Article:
The likely victor in next weekís Knesset election, no matter the final numbers, is the Israeli political party Kadima, which recognized that an exhausted people wanted something other than ideology in a country where ideology has hung like smog.
Kadima, with its fusion of Labor and Likud veterans, and its dismissal of the dreams of Israelís ancient borders and that negotiations are possible with a people that could dance on the rooftops on 9-11 and vote for a Hamas, spoke to an Israeli electorate that in its international loneliness wanted nothing so much as to stop fighting among themselves, or at least with those who donít insist on living in the badlands of the West Bank.
No, the exact ideology, or how the coming years will work themselves out, doesnít really matter. Kadima is offering Israel its own version of Sir Lewis Namierís doctrine: ìWhat matters most about political ideas is the underlying emotions, the music to which ideas are a mere libretto, often of very inferior quality.î
Centrism ó it sounds right.Kadima offered music in a political culture that was cacophonous to the point of incompetence. Crime is way up; economic security for vast swaths of the population is way down. A war is over, with more than 1,000 dead, 5,000 wounded and an IDF in retreat, strategic or otherwise, from both Gaza and biblical dreams in Judea and Samaria.Perhaps no political casualty was greater than the warís evisceration of party platforms that were first formulated in pre-state Zionist congresses. If one war is over, a new war is on the horizon, with weapons both high-tech and low; Iranís budding nuclear bomb and the Palestiniansí daily rain of cheap but deadly rockets on cities reachable from Gaza launch pads.Itís not that Kadimaís roster isnít full of those who in some way were responsible for Israelís many failures in the first place, but at least these politicians had the decency to change their political name and address, let alone the tune they were fiddling.Israel wanted the music of the new, or maybe something as old as antiquity. Two millennia ago, the last time the Jewish people had sovereignty in Israel prior to 1948, the people were led by a senate of gentleman called the Anshei Knesset HaGedolah, from which the modern Knesset took both its name and size, 120 members. Among them were prophets such as Ezra, and men like Mordechai of the Purim story.Long after, they were immortalized in the Talmudís Ethics of the Fathers for maintaining the best of Jewish tradition, probably the last time any group of legislators, let alone a Knesset, found itself in a discussion of ìethicsî without needing a lawyer.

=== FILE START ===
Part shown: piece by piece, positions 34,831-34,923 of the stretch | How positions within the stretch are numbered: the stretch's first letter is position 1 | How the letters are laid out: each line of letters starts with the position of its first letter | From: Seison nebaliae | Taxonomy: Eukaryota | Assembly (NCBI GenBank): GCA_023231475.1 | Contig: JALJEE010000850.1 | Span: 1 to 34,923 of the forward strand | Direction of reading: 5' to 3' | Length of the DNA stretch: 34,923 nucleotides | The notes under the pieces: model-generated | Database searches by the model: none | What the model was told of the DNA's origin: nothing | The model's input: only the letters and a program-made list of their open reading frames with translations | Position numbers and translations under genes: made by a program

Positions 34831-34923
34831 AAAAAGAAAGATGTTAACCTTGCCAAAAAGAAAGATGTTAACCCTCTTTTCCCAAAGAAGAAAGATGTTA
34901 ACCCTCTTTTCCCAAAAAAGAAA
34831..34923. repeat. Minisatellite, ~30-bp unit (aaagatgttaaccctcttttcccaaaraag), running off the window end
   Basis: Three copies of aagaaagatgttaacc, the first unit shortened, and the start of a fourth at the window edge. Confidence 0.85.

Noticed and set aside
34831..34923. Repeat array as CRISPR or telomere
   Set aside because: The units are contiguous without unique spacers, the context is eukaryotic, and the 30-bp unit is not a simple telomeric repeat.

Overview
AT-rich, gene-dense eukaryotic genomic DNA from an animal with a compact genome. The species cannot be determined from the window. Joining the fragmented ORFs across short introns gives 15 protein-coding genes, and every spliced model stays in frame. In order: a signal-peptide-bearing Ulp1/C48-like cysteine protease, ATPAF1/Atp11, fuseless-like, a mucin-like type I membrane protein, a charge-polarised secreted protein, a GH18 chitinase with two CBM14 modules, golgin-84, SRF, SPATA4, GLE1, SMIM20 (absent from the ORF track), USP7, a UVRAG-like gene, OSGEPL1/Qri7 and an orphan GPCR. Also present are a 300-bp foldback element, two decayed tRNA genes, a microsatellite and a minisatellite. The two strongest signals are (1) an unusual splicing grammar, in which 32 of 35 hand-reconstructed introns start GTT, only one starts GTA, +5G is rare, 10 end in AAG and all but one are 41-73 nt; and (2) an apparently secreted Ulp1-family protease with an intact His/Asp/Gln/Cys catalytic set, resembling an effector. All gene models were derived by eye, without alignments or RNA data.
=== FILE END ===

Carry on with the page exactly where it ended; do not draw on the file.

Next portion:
They handled the thorniest of debates ó establishing the canon of the Bible and the reformersí substitution of the siddurís poetry in lieu of animal sacrifice, and yet all the while personified what Maimonides, like Aristotle, hailed as ìthe Golden Mean,î a fusion of passions that avoided the hostility common to the fringe. It was the last time centrists controlled the Knesset.Like worn and stressed lovers returning to a favorite song or scene of early romance in the hopes of rekindling what was best, the modern adoption of that Knessetís name and size spoke to a yearning for Maimonidesí old ideal of an e pluribus unum all our own.Itís not that modern Israel never had a centrist party before Kadima. It just never had one that didnít have its wheels come off within an election or two.The centrist General Zionists Party peaked as Israelís second-largest party with 20 Knesset seats in 1951 before drifting into oblivion with descending totals in subsequent elections.Yigal Yadinís centrist Democratic Movement for Change, or Dash, emerged with 15 seats in the 1977 elections, the best showing for a maiden slate in any Knesset vote. A fusion of socialists and businessmen, hawks and doves, Dash was dedicated to constitutionally reducing the influence of fringe parties and disengaging the government from the policing of religion. Dash vanished before the next election.